Thursday was a sad day for the Ukrainians. This time it was not only because of the constant threat of Russian bombs, but because the British Prime Minister, Boris Johnson, announced that he was resigning from office. For many in the UK and Europe, Johnson is a populist and a liar, but not in Ukraine. Volodymyr Zelensky, the country’s president, spoke with him by phone to express the sadness “of the entire Ukrainian society.”
The United Kingdom is the second largest international arms donor to Ukraine, although well behind the United States —23.8 billion euros. The Johnson government has so far committed military aid worth 3.8 billion euros, according to the Kiel Institute for the World Economy (IfW). The European Union is the world’s main financial backer for Ukraine, but in a society with such a spirit of war, the British Prime Minister’s outspoken speeches against Russia have endeared him to Ukrainians. “We have no doubt that Britain will preserve your support, but your personal leadership and charisma have made you special,” Zelensky told him.
The relationship between Johnson and Zelensky is very fluid, with phone contacts at least once a week. The Reuters agency detailed that the British leader had gone beyond his strict competences in the national sphere and had regularly mediated with other countries and institutions to send military material to Ukraine. But above all, there is something in Johnson’s buffoonish character that charmed Ukrainians, old and young, left and right. “Ukrainians are sad,” Katia Shmorhun, a 36-year-old lawyer from kyiv, confirmed on Thursday during a walk through the capital’s historic center: “It’s not so much because of the weapons he has given us as because of his attitude. In the face of France and Germany’s more dialogue with Russia, or the increasingly moderate speech of Joe Biden [presidente de Estados Unidos]Johnson was outspoken.” Oleksandr Shcherba, a Ukrainian diplomat with a long experience in the EU, wrote on Twitter that he doubted that Johnson would have been so belligerent against Russia if the UK had been part of the EU.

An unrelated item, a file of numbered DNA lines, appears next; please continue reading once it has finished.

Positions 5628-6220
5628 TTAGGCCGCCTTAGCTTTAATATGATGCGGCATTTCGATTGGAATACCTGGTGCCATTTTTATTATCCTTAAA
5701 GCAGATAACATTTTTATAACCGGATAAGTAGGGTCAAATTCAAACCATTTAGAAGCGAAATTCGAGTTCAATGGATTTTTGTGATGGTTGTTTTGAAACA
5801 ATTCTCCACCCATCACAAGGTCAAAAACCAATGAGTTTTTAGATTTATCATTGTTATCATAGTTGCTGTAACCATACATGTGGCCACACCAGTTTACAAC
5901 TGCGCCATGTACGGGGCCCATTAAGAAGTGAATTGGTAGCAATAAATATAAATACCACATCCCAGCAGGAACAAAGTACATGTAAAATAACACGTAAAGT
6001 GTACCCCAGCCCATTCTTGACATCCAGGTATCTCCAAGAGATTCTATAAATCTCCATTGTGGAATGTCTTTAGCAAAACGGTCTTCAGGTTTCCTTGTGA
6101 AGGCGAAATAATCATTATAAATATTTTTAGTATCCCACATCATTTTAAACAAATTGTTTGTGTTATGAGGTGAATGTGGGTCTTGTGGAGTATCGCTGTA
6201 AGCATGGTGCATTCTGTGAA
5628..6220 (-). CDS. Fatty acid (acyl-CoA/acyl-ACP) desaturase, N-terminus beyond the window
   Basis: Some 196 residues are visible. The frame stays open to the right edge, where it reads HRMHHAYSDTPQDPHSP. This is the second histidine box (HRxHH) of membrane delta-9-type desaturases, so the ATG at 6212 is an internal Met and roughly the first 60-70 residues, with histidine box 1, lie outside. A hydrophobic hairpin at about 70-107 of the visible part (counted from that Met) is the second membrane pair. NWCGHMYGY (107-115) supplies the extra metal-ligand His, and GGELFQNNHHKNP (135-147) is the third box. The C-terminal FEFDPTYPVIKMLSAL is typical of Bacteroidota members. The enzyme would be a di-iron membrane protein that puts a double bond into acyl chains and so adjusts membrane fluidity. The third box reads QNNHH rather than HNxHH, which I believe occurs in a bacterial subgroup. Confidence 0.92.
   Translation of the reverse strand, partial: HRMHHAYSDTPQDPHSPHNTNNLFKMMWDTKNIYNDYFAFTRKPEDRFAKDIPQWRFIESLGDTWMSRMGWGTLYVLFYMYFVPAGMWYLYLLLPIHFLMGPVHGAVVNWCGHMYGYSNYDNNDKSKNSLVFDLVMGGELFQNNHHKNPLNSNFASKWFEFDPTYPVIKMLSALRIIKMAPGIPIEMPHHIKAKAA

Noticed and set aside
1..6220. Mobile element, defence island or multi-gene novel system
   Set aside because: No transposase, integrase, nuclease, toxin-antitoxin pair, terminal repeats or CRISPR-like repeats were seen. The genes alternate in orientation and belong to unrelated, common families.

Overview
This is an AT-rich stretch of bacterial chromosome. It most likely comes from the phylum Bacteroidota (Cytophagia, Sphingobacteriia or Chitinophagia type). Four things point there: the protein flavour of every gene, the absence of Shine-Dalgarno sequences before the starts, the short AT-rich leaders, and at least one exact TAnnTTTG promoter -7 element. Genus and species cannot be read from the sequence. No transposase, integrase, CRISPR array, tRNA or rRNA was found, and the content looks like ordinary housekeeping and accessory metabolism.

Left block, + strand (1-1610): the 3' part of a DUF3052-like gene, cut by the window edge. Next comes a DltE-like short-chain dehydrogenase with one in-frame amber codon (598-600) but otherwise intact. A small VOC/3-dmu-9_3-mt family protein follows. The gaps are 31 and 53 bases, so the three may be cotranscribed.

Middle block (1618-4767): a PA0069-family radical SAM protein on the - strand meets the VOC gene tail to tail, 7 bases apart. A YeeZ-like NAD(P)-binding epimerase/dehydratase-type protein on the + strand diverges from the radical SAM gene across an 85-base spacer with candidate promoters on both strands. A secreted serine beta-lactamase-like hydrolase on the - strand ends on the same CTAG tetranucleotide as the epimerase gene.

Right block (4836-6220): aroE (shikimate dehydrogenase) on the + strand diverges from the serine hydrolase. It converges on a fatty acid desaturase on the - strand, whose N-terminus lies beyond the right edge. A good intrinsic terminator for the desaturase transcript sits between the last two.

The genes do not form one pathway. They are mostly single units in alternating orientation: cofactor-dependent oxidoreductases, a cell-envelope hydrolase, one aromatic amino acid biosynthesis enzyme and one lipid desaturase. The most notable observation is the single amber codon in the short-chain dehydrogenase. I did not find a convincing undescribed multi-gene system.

The Economist has titled its cover this Friday summarizing Johnson’s goodbye as “the fall of a clown”. The same day, in the Zavertailo cafeteria in kyiv they were overwhelmed by serving the cakes Johnsoniuk, a dessert dedicated to the prime minister. The sweet, delicious treat is a small apple-cinnamon tart topped with a layer of meringue and a scoop of vanilla ice cream that represent Johnson’s tousled blonde hair. In 15 minutes at noon, during the visit of EL PAÍS, a dozen units had already been sold. The manager of the store explained that when they announced it as a novelty three weeks ago, it immediately became the best-selling product, “even surpassing our famous croissants of almonds”.
Boris the Cossack
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Marina Tsarenok, psychologist, client of the Zavertailo cafe and fan of the Johnsoniuk, admitted concern about Johnson’s relief: “More than the amount of help we receive, it is because whoever succeeds him, surely it will not be so clear speaking.” Tsarenok explained that she had read rumors on the Telegram networks that her resignation was “a Russian conspiracy”, but she did not believe it. The furor over Boris Johnson in the Ukraine does not end with a cake: the Cossack community of Chernihiv officially named him a Cossack with the name of Boris Chuprina – the chuprina it is the traditional Cossack bangs, so the translation would be Boris Long Bangs—; In Dnipro, one of the largest cities in Ukraine, there is a citizen initiative to rename an avenue after him and in Vasilkiv, south of kyiv, they will rename the riverside promenade after Johnson.
“For me he is a hero, not only for the help he has given us but for how he has behaved, without fear, like a real man,” said school teacher Svetlana Kiyenko during a vacation tour of the Ukrainian capital. Kiyenko assured with visible regret that on Thursday he was saddened by her resignation. “It is that even the second visit he made to kyiv [el pasado junio], he did it to escape from the problems he had in his country”, Shmorhun thought for his part, adding that he has acquaintances in England who, when he defends him, repeat that “he is a liar and a second Donald Trump”. “But I like how he is, that he enters a store and introduces himself with a ‘hello, I’m Boris’, commented this young woman from kyiv. The future tenant at 10 Downing Street will have a hard time winning Ukrainian hearts as the Cossack Boris Long Bangs.
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